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I have to switch machines from time to time. I keep a dotfiles that's pretty elaborate, as part of this routine. I'd also like to make my launchpad folders be portable.

I'm fine with solution that involve the CLI, applescript, or anything that I can do reliably.

A commentor indicated I can run find /private/var/folders -type d -name 'com.apple.dock.launchpad' 2>/dev/null

but it yields multiple results:

/private/var/folders/sy/wnh38ggx3111qkdkjy2gvk940000gn/0/com.apple.dock.launchpad
/private/var/folders/xq/ynvgvft97l9_rx42cvywqx2m0000gp/0/com.apple.dock.launchpad
/private/var/folders/th/gjmmnngn4l13w0_xyxhr4y6c0000gq/0/com.apple.dock.launchpad

A similar question was asked, but that was a while ago. In an apple forum, someone shared the location of the core / default Dock DB, but not the user-specific one.

If anyone knows how these strings are generated, it might be a viable answer.

  • Open Terminal and use the following compound command to copy the Launchpad Database to the current directory, which by default is you $HOME directory: cp -aRv "$(find /private/var/folders -type d -name 'com.apple.dock.launchpad' 2>/dev/null)/db" . – user3439894 Sep 2 at 0:05
  • That is nifty @user3439894 but forme it returns 3 DBs, so it won't make a programmatic solution. – New Alexandria Sep 2 at 0:07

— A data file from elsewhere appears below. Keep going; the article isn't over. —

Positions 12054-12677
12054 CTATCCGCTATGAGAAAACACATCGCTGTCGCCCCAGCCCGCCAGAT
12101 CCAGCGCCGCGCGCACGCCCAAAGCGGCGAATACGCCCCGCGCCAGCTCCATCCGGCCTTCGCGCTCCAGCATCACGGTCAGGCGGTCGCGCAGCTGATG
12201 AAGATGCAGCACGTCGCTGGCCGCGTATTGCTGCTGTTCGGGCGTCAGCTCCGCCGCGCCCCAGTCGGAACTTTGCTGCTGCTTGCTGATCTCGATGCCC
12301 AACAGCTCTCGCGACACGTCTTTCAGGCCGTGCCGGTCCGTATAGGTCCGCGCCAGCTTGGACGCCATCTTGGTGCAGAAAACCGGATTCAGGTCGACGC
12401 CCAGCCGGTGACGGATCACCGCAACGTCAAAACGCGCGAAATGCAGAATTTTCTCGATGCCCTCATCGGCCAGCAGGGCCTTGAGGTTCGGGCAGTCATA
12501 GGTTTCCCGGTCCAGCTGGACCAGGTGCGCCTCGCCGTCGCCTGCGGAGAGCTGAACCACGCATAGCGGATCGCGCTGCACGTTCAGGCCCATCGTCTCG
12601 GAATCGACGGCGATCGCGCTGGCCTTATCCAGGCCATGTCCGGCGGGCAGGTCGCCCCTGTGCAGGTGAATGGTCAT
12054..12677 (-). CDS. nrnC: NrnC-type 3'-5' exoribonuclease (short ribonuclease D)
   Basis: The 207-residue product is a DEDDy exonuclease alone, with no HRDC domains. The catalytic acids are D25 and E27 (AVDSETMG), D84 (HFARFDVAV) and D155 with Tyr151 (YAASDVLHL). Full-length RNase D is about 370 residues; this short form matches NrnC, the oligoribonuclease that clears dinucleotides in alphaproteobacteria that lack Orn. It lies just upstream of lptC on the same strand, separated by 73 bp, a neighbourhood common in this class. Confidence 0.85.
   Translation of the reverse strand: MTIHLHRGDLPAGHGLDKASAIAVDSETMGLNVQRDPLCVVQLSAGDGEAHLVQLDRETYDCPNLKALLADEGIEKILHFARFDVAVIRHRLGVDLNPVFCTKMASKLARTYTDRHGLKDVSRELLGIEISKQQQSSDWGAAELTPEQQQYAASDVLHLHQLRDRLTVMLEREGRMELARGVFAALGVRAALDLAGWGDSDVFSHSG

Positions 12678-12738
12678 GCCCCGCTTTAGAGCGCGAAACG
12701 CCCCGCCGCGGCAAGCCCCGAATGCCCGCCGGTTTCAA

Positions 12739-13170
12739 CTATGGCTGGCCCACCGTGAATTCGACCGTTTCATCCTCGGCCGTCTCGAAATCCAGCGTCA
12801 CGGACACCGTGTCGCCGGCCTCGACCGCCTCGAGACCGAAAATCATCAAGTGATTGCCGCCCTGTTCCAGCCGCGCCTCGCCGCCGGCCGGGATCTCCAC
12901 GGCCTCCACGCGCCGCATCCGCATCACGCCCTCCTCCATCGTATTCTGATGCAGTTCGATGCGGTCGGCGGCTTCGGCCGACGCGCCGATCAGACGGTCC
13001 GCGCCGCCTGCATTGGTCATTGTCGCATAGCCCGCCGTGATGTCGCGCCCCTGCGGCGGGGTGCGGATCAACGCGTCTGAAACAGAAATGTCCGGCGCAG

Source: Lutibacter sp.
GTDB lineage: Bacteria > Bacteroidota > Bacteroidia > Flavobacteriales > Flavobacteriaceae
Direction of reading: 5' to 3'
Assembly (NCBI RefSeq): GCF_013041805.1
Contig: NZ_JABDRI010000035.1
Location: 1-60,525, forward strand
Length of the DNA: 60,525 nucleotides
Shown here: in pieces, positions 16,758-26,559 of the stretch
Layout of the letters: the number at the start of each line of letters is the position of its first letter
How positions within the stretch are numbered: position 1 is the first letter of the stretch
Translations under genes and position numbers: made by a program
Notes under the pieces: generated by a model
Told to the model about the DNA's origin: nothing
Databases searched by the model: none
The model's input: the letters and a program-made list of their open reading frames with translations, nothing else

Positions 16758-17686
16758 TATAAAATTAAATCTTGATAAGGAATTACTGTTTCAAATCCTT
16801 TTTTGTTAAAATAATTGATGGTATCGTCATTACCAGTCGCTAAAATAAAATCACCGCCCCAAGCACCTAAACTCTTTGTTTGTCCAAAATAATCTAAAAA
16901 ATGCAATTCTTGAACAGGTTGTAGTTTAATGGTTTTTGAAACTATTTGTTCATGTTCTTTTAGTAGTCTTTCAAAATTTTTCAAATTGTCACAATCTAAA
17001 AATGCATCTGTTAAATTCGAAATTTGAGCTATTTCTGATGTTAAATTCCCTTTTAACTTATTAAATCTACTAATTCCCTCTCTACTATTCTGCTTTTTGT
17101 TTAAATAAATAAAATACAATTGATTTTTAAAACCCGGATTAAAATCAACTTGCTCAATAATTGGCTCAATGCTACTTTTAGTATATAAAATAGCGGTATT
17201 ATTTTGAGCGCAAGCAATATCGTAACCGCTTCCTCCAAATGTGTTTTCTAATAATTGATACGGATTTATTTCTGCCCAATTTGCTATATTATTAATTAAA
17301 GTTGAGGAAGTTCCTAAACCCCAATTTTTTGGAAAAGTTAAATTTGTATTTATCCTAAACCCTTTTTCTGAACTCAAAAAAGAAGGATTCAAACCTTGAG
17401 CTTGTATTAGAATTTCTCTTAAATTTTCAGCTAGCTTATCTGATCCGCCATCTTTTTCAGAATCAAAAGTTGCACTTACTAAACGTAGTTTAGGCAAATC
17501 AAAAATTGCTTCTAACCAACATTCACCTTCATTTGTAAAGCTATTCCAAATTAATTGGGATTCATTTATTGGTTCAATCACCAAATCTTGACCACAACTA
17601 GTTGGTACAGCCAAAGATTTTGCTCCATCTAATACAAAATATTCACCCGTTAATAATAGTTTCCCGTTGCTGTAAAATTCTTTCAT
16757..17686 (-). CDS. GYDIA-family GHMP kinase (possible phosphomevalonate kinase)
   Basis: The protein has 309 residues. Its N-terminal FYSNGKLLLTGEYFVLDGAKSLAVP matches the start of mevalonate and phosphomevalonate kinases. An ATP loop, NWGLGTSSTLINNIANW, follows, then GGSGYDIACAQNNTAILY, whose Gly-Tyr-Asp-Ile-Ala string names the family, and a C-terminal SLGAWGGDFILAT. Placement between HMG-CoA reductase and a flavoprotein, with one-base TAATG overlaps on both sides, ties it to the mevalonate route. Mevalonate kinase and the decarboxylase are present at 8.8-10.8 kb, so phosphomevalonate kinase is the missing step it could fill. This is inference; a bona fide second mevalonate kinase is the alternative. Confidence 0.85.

• It only returned one for me; however, you'll have to check and see which one of those is the actual current Launchpad database. – user3439894 Sep 2 at 0:11
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In true form, along the way of figuring out how to ask the questions, I seem to have found part of a hint.

There is a folder path /private/var/folders/ that contains a rats-nest of directories with non-human-parseable names. Supposedly one of these contains my Launchpad's database.

If I can learn which, and how to find it programmatically, I will update the answer


The DB groups name + parents can be found in the DB with via

SELECT * 
FROM items i JOIN groups g ON g.item_id = i.rowid 
ORDER BY i.parent_id, i.ordering

The issue remains that apps are listed by a UUID, not name. This suggests that they may not port well to a different computer, since a UUID is typically made in the local context. However, apps registered via the app store or via Apple's dev program may have consistent UUIDs.

  • "Supposedly one of these contains my Launchpad's database." To find which one, make a change in Launchpad and watch what files change. If necessary, repeat the process a couple times to isolate the right location. – Wowfunhappy Sep 2 at 0:03
  • Yes I know that can be done manually, but it won't work for a programmatic solution – New Alexandria Sep 2 at 0:06

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